Nothing close to flashy, and far from pretty.
But fundamentally sound? Absolutely.
This is the brand of basketball that Wisconsin took pride in during Bo Ryan’s 16 full seasons as head coach of the Badgers.
The Chester, Pennsylvania native cringed at the thought of one of his players attempting a one-handed dunk in transition. Ryan always preferred nice, easy layups. Flamboyance and glamour weren’t part of the coach’s philosophy.
Ryan rarely chased after any extravagant recruits. He didn’t need them. Ryan was more than willing to teach his style of play to anyone who had the patience.
It didn’t matter if the player was a two-star recruit, such as Traevon Jackson, or even if the player was barely given a glance from the scouts, like Zak Showalter.
Regardless, when Ryan’s players committed to his stern philosophy, they often graduated with a more disciplined, patient game than most players in the country.
The four-time Big Ten Coach of the Year’s points of emphasis were defense, free-throws, and not turning the ball over. In other words, he stressed fundamentally sound basketball.
Though Wisconsin’s game plan was far from exciting, Badger fans and Athletic Director Barry Alvarez had to be content.
In Ryan’s time with Wisconsin, the Badgers made two Final Four appearances and never missed the NCAA tournament. The swing-offense enthusiast’s overall record at Wisconsin was 364-130.
Ryan contemplated retirement before the 2015-’16 season began. He ultimately decided to return for a final season in Madison before doing so. However, Following a win over Texas A&M-Corpus Christi, Ryan changed his mind and suddenly announced his immediate retirement.
Ryan’s long time assistant, Greg Gard, took over head coaching duties for Wisconsin approximately halfway through last season. This made the rest of the season an audition for Gard, the seven-year assistant coach for Wisconsin.
In the final 20 games of the 2015-’16 season, Gard went 13-7 and picked up key victories over second-ranked Maryland, fourth-ranked Michigan State, eighth-ranked Iowa, and No. 19 Indiana.
Before the NCAA tournament began and before Gard led the Badgers to the sweet 16, his tag of interim head coach was lifted. Gard was named the official head coach. He passed his audition.
The thought process when deciding to stick with Gard rather than look at a plethora of options was to continue the legacy of Ryan-style basketball. It hadn’t failed yet, so why move on to something else?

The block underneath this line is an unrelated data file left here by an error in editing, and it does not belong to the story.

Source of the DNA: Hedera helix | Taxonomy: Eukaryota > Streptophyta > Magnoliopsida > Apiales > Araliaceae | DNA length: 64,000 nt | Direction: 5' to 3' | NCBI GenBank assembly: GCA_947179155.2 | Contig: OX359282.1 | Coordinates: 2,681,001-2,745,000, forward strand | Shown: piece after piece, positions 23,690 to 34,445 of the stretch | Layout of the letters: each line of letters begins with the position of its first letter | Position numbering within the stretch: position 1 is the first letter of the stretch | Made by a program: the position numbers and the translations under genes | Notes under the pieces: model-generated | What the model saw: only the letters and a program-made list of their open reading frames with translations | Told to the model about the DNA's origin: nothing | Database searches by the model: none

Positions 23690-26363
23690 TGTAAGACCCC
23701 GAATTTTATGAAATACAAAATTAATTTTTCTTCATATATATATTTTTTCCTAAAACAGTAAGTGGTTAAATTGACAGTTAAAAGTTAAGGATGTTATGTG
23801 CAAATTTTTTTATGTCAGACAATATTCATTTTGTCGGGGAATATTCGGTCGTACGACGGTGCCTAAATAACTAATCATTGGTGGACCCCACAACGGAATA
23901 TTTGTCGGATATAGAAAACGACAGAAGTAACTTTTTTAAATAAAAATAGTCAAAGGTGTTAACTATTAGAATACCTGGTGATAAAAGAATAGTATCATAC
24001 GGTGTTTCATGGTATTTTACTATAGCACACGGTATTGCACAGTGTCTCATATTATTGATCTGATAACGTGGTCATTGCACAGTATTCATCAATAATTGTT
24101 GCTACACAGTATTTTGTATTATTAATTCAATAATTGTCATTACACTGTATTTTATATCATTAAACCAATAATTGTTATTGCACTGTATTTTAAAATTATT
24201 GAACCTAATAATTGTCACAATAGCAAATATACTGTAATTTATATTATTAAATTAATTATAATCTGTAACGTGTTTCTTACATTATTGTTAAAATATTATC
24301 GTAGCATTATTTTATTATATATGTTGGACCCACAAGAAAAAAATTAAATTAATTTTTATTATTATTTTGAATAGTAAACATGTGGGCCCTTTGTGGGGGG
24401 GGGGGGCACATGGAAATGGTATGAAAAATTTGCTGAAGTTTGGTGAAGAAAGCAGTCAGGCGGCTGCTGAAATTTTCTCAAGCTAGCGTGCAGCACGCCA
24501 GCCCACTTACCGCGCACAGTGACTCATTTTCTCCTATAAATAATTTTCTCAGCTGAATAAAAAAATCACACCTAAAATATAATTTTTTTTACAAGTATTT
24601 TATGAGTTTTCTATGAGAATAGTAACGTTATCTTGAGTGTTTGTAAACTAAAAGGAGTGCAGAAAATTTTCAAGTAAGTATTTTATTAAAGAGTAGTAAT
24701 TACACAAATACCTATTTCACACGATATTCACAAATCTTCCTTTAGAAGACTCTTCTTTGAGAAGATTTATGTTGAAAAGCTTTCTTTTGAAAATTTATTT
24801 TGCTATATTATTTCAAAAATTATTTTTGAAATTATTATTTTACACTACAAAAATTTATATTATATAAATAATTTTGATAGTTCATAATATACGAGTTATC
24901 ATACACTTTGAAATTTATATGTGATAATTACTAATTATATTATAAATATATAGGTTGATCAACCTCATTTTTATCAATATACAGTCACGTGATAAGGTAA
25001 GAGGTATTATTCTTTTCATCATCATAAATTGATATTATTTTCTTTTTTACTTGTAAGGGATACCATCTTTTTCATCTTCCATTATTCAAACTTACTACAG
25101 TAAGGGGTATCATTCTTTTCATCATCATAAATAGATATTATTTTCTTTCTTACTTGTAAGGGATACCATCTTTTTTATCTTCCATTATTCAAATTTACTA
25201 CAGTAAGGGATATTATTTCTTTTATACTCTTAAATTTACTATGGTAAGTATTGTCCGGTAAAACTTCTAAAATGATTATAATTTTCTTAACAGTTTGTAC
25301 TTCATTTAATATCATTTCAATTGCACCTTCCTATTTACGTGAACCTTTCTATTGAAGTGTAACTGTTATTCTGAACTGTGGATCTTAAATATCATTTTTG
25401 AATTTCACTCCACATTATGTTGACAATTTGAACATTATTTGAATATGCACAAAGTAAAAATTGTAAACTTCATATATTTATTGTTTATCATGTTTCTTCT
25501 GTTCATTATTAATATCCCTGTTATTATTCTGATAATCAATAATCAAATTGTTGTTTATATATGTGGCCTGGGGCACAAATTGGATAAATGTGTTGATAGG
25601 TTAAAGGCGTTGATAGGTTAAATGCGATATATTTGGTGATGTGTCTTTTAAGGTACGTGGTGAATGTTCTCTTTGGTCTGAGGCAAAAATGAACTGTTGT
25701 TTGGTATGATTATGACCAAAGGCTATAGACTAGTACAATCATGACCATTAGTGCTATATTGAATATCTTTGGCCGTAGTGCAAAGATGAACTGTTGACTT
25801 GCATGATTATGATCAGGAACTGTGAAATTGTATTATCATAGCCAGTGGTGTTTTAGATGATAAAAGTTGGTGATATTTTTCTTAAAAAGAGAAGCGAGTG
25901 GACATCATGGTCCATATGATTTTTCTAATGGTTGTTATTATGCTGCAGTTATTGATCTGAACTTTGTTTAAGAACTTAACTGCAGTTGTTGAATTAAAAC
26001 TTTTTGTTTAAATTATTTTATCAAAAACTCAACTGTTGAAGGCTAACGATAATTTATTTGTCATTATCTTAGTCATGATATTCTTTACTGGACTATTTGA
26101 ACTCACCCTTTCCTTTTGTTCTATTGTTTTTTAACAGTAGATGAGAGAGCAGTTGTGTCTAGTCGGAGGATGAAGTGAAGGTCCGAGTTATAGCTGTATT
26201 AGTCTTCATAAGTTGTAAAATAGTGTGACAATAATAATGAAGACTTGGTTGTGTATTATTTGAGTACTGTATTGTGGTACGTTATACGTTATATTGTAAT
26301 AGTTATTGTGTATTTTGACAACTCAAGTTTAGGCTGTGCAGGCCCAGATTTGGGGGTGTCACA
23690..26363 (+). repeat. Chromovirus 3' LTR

Though Gard’s Badgers have been ranked as high as seven in 2016-’17 and are tied for first in the Big Ten, implementing the key facets of Ryan-basketball has not been easy.
Here is some evaluation on how Gard has done thus far.
1. Free Throws.
In Ryan’s final seven seasons with Wisconsin, excluding the 12 games he coached to begin the 2015-’16 season, the Badgers collectively shot 73.7 percent from the free-throw line. To include some perspective, that mark would be tied for 60th best in the country this year.
Through 26 games this season, Gard’s Badgers have only converted 66.6 percent of their free-throws. At this rate, Wisconsin is on pace to finish the 2016-’17 season with its second-worst free-throw percentage of the 21st century.
Ryan’s Badgers were also particularly savvy in terms of handling the ball. If anything, savvy is an understatement. Wisconsin was flat-out amazing when it came to not turning the ball over.
In each of Ryan’s final seven seasons, Wisconsin was a top five team in terms of turning the ball over, or lack thereof. This included back-to-back seasons, 2009-’10 and 2010-’11, in which Wisconsin averaged the least turnovers per game in all of Division I.
The Badgers’ average amount of turnovers per game in Ryan’s final seven seasons was 8.5. Michigan leads the NCAA this season in least turnovers per game with 9.4.
While the current Wisconsin squad has been solid at limiting turnovers, Ryan left higher expectations. The Badgers are currently ranked 33rd in the country in turnovers per game, averaging 11.4. Wisconsin hasn’t averaged over 10 turnovers per game since the 2007-’08 season.
Gard hasn’t failed to incorporate all components of Ryan’s style of play though. He has done an exceptional job at carrying on something Wisconsin has taken enormous pride in since the early 2000s: defense.
The Badgers have allowed their opponents to score an average of only 60.4 points per game so far this season. Only Virginia’s 55.5, St. Mary’s 56.6, and SMU’s 58.6 opposing point totals rank above Wisconsin.
Ryan’s teams did in fact only allow 57.9 points per game in his final seven seasons. However, those teams only cracked the top four in opposing point totals twice.
It’s evident that Gard is still searching for ways to keep Ryan’s style of basketball intact at Wisconsin. The Badgers’ free-throw struggles and increase in turnovers raise major red flags. Be that as it may, the team Gard has put on the floor from a defensive standpoint indicates he may be on the right track. Only time will tell.